Another thing about my site. This alley space is directly off my laundry area. So one day I thought to myself, “You know, if I were really smart, I would harness all of that freaking heat…hhhmmmm….what to do, what to do…..hhhhmmmm…” and then finally, after lots of thinking it hit me: A LAUNDRY LINE. Oh my gosh, why didn’t I think of that sooner. A laundry line. PERFECT. I could use my designer’s mind and turn a weakness (a blazing hot dead space) into a strength (a super ecofriendly alternative to my gas/electric dryer.)

So I enlisted my trusty partner in crime, my husband, to help me do it. But I didn’t want one of those huge umbrella shaped clotheslines because this space is narrow. I also didn’t want any of those retractable lines because they always seem to sag or break. So I told my husband I wanted a clothesline that would be sturdy and that had two long lines and he went to our local home improvement store and he bought:

– Two 5-gallon buckets (you could use leftover ones from plants you’ve planted if the plastic is sturdy enough)
– Two 50-pound sacks of quickdry cement
– 50-feet of clothesline
– Four-8 foot fence poles (this is a standard size, no cutting involved)
– Four-looped fence pole tops (that’s probably not their technical name, but look at the pictures and you’ll know what I’m talking about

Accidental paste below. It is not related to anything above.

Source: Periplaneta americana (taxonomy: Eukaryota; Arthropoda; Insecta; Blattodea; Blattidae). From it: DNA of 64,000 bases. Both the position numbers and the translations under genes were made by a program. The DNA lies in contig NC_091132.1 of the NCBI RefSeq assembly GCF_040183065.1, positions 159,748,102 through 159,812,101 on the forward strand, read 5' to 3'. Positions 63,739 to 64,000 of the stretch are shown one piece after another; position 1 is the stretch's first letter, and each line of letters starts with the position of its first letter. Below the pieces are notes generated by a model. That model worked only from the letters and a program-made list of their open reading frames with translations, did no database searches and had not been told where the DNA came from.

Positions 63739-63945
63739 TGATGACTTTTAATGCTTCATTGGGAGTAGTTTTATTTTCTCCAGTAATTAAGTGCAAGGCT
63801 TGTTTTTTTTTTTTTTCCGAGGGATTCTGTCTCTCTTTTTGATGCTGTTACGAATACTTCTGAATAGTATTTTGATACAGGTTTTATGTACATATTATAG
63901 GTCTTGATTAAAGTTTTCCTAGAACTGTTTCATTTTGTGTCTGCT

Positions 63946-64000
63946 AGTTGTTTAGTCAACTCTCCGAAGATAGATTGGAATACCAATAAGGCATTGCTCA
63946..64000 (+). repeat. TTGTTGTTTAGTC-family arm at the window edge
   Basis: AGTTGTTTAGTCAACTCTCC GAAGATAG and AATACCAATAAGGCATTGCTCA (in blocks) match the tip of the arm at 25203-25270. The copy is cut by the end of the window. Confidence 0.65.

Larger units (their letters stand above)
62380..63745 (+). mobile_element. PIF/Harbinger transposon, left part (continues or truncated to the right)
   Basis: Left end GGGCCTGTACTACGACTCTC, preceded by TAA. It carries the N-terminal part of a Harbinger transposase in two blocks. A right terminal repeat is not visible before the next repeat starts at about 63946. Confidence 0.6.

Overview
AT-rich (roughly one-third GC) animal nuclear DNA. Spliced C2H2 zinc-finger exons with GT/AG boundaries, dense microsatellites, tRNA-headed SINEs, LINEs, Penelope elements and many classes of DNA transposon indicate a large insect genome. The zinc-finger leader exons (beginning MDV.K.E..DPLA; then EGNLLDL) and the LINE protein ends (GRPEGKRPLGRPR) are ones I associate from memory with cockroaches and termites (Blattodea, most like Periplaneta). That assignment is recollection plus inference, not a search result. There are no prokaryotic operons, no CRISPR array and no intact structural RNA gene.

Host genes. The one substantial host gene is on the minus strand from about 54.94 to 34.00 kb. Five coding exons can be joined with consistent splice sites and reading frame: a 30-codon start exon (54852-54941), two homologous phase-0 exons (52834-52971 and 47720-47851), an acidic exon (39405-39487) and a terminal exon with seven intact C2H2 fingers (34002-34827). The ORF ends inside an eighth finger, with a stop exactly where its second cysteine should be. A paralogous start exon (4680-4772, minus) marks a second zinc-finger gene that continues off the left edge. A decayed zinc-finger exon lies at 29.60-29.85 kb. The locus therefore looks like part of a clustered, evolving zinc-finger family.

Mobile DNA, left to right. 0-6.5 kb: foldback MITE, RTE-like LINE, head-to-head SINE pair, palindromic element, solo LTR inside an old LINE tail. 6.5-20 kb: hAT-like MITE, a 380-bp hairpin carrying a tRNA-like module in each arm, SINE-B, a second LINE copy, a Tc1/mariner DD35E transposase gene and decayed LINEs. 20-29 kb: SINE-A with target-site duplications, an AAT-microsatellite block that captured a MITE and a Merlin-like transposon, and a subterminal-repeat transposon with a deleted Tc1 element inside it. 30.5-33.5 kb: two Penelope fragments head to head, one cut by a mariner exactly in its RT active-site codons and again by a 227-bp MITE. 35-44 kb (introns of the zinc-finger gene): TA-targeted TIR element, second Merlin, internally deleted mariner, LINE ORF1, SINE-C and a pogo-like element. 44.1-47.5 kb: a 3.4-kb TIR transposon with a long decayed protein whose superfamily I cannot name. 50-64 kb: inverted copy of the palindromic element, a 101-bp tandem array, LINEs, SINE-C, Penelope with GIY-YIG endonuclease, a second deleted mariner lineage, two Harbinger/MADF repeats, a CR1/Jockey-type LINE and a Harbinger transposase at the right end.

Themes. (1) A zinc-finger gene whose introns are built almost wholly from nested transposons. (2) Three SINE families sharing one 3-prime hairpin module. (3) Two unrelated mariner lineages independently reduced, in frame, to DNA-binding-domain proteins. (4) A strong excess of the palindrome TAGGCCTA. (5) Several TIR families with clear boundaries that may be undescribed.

– Four caribeneers

We then simply dug holes so that the buckets would be fully buried. We then put the buckets in the dirt and I held two poles in the bucket with about six inches between them while my husband poured in the cement and water.

As soon as the cement and water were in I could let go of the poles. We then let the poles cure overnight in the cement (the label of the cement bag said 24-hours) and the next day we backfilled the rest of the buckets with dirt so that the buckets were completely covered and invisible. We then put the caps with the loops on top of the poles, tied the clothesline to the carbineers and then hooked the carbineers to the loop. You could skip this last step and put the clotheslines directly on the loops, but we liked the carbineers because it allows us to remove the lines whenever we want and makes it a little easier to make the line super taut.

Voila, that day I did my first load of laundry that I hung dry with my perfect little wooden clothespins. In terms of estimating how long your line should be. My poles are 14 feet apart and initially I had two laundry lines for a total of 28 feet of natural clothes drying excellence. However, I found that with my high capacity laundry machine I actually needed a third line, which I strung on the same loop as the first line but made it much lower so that the laundry would dry properly. On this low line I hang rags, socks and other small items that won’t hit the ground. With the three lines (42 feet of clothesline total) I can hang one laundry load at a time. On a hot summer day I can dry 3 loads and on a sunny fall or winter day I can do a single load.

There is something very simple and perfect about hanging your laundry out…it’s almost meditative. And I love the smell of air dried laundry…and I love my $8 gas bills too. But more on that in my entry “Singing the Praises of a Laundry Line.”